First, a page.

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Bāguàzhăng (八卦掌)
Sun bagua.jpg
Sun Lu-t'ang performing circle-walking
Also known as Bāguà zhăng; Pa Kua Chang
Focus Hybrid
Hardness Internal (nèijiā)
Country of origin People's Republic of China China
Creator Dong Haichuan (董海川)
Olympic sport No
Part of the series on
Chinese martial arts
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Bāguàzhǎng is one of the major "internal" (a.k.a. Nèijiā) Chinese martial arts. Bāguà zhǎng literally means "eight trigram palm," referring to the trigrams of the I Ching (Yijing), one of the canons of Taoism.[1]


The creation of Baguazhang, as a formalised martial art, is attributed to Dong Haichuan (董海川) in the early 19th century, who apparently learned from Taoist, masters in the mountains of rural China.[2] There is evidence to suggest a synthesis of several pre-existing martial arts taught and practised in the region in which he lived, combined with Taoist circle walking. Because of his work as a servant in the Imperial Palace, he impressed the emperor with his graceful movements and his skill at martial arts and became an instructor and a body guard to the court.[3] Dong Haichuan taught for many years in Beijing, eventually earning patronage by the Imperial court.[4]
Famous disciples of Dong to become teachers were Yin Fu (尹福), Cheng Tinghua (程廷華), Song Changrong (宋長榮), Liu Fengchun (劉鳳春), Ma Weiqi (馬維棋), Liu Baozhen(劉 寶珍), Liang Zhenpu (梁振蒲) and Liu Dekuan (劉德寛). Although they were all students of the same teacher, their methods of training and expressions of palm techniques differed.[1] The Cheng and Liu styles are said to specialize in "Pushing" the palms, Yin style is known for "Threading" the palms, Song's followers practice "Plum Flower" (梅花 Mei Hua) palm technique and Ma style palms are known as "Hammers." Some of Dong Haichuan's students, including Cheng Tinghua, participated in the Boxer Rebellion. In general, most Bagua practitioners practice either the Yin (尹), Cheng (程), or Liang (梁) styles of Baguazhang, although Fan (樊), Shi (史), Liu (劉), Fu (傅), and other styles also exist. (The Liu style is a special case, in that it is rarely practiced alone, but as a complement to other styles.) In addition, there are substyles of the above styles as well, such as the Sun (孫), Gao (高), and Jiang (姜) styles, which are substyles of Cheng style.

Modern styles

Common aspects

Internalist Zhang Zhaodong, also known as Zhang Zhankui.
The practice of circle walking, or "Turning the Circle", as it is sometimes called, is baguazhang's characteristic method of stance and movement training. All forms of baguazhang utilize circle walking prevalently as an integral part of training. Practitioners walk around the edge of the circle in various low stances, facing the center, and periodically change direction as they execute forms.[5] For a beginner the circle is six to twelve feet in diameter.[3] Students first learn flexibility and proper body alignment through the basic exercises, then move on to more complex forms and internal power mechanics. Although the internal aspects of baguazhang are similar to those of xingyiquan and tai chi, they are distinct in nature.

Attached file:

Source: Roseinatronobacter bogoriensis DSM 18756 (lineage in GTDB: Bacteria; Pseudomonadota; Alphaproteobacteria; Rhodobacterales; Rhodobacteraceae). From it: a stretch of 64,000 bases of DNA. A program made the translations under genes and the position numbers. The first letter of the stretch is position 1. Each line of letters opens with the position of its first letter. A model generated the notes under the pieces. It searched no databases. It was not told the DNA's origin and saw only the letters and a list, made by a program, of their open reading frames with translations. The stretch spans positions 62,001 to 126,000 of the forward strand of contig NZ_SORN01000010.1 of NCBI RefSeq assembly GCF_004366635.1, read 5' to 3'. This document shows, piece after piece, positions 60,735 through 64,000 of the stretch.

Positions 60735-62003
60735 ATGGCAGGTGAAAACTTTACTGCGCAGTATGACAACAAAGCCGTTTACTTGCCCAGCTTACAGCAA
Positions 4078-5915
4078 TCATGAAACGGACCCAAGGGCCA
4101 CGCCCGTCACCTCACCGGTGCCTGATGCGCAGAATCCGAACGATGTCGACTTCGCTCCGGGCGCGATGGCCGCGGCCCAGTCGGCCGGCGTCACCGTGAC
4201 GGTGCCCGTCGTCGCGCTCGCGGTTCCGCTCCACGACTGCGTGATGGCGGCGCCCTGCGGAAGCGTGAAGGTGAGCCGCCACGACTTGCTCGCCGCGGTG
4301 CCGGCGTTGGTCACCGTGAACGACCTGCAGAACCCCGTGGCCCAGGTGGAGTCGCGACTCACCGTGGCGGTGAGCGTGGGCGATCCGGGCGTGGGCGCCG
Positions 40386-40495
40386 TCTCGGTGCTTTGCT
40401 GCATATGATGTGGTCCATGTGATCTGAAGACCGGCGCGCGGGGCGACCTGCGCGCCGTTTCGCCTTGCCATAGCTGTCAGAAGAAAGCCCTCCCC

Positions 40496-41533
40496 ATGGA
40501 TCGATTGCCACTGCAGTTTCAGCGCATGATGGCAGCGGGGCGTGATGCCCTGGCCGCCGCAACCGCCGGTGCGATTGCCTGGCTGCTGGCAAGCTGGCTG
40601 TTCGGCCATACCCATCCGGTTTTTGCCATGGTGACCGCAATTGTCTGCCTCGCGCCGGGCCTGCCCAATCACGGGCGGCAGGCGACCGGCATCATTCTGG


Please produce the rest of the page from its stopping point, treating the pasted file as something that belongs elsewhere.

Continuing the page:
Fu Zhensong with a large Bagua broadsword
Many distinctive styles of weapons are contained within baguazhang, some use concealment like the "scholar's pen" or a pair of knives (the most elaborate, which are unique to the style, are the crescent-shaped deer horn knives). Baguazhang is also known for practicing with extremely large weapons, such as the Bāguàjian (八卦劍), or 'Bagua Sword', and Bāguàdāo (八卦刀) or, 'Bagua Broadsword'. Other, more conventional, weapons are also used, such as the staff (gun), the spear (qiang), the crutch (guai), the hook sword (gou) and the straight (double-edged) sword (jian). Baguazhang practitioners are also known for being able to use anything as a weapon using the principles of their art.
Baguazhang contains an extremely wide variety of techniques as well as weapons, including various strikes (with palm, fist, elbow, fingers etc), kicks, joint locking techniques, throws, and distinctively evasive circular footwork. As such, baguazhang is considered neither a purely striking nor a purely grappling martial art. Baguazhang practitioners are known for their ability to "flow" in and out of the way of objects. This is the source of the theory of being able to fight multiple attackers. Baguazhang's evasive nature is also shown by the practice of moving behind an attacker, so that the opponent cannot harm the practitioner.
Although the many branches of baguazhang are often quite different from each other (some, like Cheng style, specialize in close-in wrestling and joint locks, while others, like some of the Yin styles, specialize in quick, long-range striking), all have circle walking, spiraling methodologies, and certain methods and techniques (piercing palms, crashing palms, etc.) in common.
Baguazhang movements employ the whole body with smooth coiling and uncoiling actions, utilizing hand techniques, dynamic footwork, and throws. Rapid-fire movements draw energy from the center of the abdomen.

Baguazhang in popular culture

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